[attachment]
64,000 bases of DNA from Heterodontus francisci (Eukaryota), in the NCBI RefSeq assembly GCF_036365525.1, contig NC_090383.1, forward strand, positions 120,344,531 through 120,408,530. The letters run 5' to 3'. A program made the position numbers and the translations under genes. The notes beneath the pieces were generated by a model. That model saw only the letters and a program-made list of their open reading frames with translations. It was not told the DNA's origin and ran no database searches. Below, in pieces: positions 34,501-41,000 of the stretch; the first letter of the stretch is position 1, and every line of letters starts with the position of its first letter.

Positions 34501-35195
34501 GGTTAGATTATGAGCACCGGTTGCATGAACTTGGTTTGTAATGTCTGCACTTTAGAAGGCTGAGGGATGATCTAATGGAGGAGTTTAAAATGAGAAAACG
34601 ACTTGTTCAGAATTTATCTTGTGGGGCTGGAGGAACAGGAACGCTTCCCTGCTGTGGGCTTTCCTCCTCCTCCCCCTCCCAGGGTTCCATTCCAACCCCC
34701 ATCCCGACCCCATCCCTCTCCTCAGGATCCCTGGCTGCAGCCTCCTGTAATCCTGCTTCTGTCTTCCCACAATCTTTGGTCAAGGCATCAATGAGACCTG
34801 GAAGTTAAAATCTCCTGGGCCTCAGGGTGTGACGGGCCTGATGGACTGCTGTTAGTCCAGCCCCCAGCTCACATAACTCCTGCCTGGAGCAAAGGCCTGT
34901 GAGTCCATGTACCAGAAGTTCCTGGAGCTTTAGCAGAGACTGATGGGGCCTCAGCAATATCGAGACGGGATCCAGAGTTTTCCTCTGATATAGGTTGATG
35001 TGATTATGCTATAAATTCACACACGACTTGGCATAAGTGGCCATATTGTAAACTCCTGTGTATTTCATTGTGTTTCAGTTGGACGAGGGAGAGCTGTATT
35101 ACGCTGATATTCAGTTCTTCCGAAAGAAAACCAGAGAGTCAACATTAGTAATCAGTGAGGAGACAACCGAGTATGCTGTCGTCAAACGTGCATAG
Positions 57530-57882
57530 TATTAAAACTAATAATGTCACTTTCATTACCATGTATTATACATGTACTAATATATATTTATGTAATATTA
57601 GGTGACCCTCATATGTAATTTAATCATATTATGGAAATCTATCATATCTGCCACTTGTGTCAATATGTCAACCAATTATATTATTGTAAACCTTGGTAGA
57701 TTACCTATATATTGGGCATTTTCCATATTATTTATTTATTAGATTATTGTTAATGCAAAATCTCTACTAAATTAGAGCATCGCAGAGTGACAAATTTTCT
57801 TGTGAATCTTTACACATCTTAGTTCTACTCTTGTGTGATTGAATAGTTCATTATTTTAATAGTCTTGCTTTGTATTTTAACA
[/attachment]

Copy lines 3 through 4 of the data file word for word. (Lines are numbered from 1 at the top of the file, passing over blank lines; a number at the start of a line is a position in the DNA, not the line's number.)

34501 GGTTAGATTATGAGCACCGGTTGCATGAACTTGGTTTGTAATGTCTGCACTTTAGAAGGCTGAGGGATGATCTAATGGAGGAGTTTAAAATGAGAAAACG
34601 ACTTGTTCAGAATTTATCTTGTGGGGCTGGAGGAACAGGAACGCTTCCCTGCTGTGGGCTTTCCTCCTCCTCCCCCTCCCAGGGTTCCATTCCAACCCCC